Guilty Plea in Long-Running Investment Scheme
Defendant Admits He Personally Solicited More Than $2 Million with Phantom Mining Assets
|U.S. Attorney’s Office August 20, 2013|
SAN DIEGO, CA—United States Attorney Laura E. Duffy announced that Douglas Ellingson pleaded guilty today to participating in an investment fraud conspiracy that cheated victims from San Diego and elsewhere of more than $2 million. Ellingson admitted that between April 2008 and September 2012, he conspired with co-defendant William Ison and others to fraudulently mislead investors about the nature and security of their investments and to induce victims into wiring money to one of several accounts under Ellingson’s control. Ellingson entered his plea to a wire fraud conspiracy before Magistrate Judge Bernard G. Skomal. He is scheduled to appear before U.S. District Court Judge Irma E. Gonzalez on October 28, 2013, for sentencing.
In entering his plea, Ellingson explained that he and Ison first conspired with James Pantazelos in early 2008 to fraudulently solicit investors by falsely promising that investments would be secured by valuable precious minerals obtained by Ison’s mining company, Olathe Mining Company (OMC). In fact, OMC had not begun mining operations, and its assets consisted of merely mining claims and extraction technology, not actual minerals. Pantazelos previously pleaded guilty in the Northern District of Illinois to one count of mail fraud arising from this scheme involving Ellingson and Ison. [United States v. Pantazelos, Case No. 11-cr-50078 (Northern District of Illinois)]. On February 15, 2013, Pantazelos was sentenced to 114 months in custody and ordered to pay over $3.3 million in restitution to victims.
Ellingson further admitted that beginning in June 2008, he and Ison agreed to fraudulently solicit investments in OMC through Ellingson’s new business entity, Capital Advancement Systems (CAS). As with the Pantazelos scheme, Ellingson and Ison again fraudulently claimed that investments in CAS would be secured by OMC, although OMC had no liquid assets and not actually mined anything. Later, Ellingson and Ison expanded their falsehoods by fraudulently claiming to investors that funds would be backed by “guarantees” from Ison’s new company, Blue Diamond Excavation Inc. (BDE). As Ellingson knew, however, BDE’s only assets were OMC’s non-liquid assets.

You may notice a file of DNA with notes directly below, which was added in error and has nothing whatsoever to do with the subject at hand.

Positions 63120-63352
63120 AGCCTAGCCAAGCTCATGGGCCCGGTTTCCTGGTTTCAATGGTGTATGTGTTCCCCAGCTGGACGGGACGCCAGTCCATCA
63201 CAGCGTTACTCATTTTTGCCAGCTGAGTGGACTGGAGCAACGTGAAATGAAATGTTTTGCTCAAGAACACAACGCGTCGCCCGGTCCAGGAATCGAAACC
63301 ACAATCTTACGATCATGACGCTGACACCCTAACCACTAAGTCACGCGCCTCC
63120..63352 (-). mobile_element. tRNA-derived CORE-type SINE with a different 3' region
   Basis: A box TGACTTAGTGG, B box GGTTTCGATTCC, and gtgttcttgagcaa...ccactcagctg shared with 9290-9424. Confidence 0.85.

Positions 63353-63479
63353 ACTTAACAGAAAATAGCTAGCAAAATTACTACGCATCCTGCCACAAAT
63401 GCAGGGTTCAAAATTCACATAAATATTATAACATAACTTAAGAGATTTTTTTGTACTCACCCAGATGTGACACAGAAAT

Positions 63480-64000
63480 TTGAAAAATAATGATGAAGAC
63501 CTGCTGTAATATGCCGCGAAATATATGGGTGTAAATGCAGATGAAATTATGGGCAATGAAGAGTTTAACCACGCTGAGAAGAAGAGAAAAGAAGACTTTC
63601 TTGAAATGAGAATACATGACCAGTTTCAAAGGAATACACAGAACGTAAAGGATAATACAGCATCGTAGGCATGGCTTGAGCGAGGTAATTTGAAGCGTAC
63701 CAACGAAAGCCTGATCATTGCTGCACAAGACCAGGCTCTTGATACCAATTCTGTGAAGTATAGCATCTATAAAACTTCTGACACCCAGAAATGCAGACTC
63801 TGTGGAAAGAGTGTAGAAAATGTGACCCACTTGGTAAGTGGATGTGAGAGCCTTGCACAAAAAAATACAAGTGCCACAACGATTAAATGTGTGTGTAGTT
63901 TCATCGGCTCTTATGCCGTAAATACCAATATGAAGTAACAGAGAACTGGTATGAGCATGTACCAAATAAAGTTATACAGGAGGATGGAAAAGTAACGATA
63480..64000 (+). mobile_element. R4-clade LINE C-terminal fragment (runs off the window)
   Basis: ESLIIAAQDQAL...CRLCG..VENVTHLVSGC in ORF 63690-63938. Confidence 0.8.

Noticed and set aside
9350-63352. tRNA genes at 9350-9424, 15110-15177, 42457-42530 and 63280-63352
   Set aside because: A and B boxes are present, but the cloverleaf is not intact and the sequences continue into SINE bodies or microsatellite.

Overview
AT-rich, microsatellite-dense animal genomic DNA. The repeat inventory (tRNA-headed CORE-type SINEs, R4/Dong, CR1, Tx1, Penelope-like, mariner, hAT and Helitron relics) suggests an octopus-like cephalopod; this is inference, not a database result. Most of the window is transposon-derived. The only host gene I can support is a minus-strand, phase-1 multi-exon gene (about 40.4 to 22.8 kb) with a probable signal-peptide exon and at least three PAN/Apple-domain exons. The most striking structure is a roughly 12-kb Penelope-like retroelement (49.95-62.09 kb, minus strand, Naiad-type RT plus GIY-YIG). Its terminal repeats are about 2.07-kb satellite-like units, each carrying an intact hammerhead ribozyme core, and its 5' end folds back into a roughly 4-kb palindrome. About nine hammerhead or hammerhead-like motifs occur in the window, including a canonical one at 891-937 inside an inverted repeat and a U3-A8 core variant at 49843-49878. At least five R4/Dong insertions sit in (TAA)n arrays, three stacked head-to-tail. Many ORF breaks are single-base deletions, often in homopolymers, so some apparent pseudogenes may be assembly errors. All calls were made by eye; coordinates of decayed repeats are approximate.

Later, Ellingson and Ison expanded their lies to potential investors by promising (1) that funds sent to CAS would never produce a loss, (2) that funds would be maintained in a bank account under Ellingson’s control, and (3) that funds would be used to secure loans for business deals, such that investor funds would never actually be placed at risk. In fact, Ellingson wired almost all of the funds directly to Ison and was informed that Ison was sending 100 percent of the victim funds to an investment partner to be used in various business deals.
In order to promote Ison’s appearance of wealth to potential investors, Ellingson and Ison falsely claimed Ison was the head of a large non-profit foundation that gave over a “trillion dollars” to various humanitarian causes. They encouraged investors to hand over funds by promising that the profits would be used to support charitable causes.
Ultimately, the victims did not receive promised profits or a return of their original investments. In total, Ellingson personally obtained more than $2 million from victims, almost all of which he wired directly to Ison.
United States Attorney Duffy stated that the prosecution of the wide-ranging conspiracy would continue. She thanked the Federal Bureau of Investigation and Internal Revenue Service-Criminal Investigation, which jointly investigated the matter. United States Attorney Duffy reminded the public to be wary of investment fraud scams that make promises that seem “too good to be true.” More information to help you avoid becoming the victim of an investment fraud scheme is located at www.stopfraud.gov/protect-securities.html.
Douglas Ellingson Age: 44
Summary of Charges:
Count one: Title 18, United States Code, Section 371 (conspiracy)
Maximum penalties: five years of custody; $250,000 fine, or twice the gross gain/gross loss resulting from the offense
- Federal Bureau of Investigation
- Internal Revenue Service—Criminal Investigation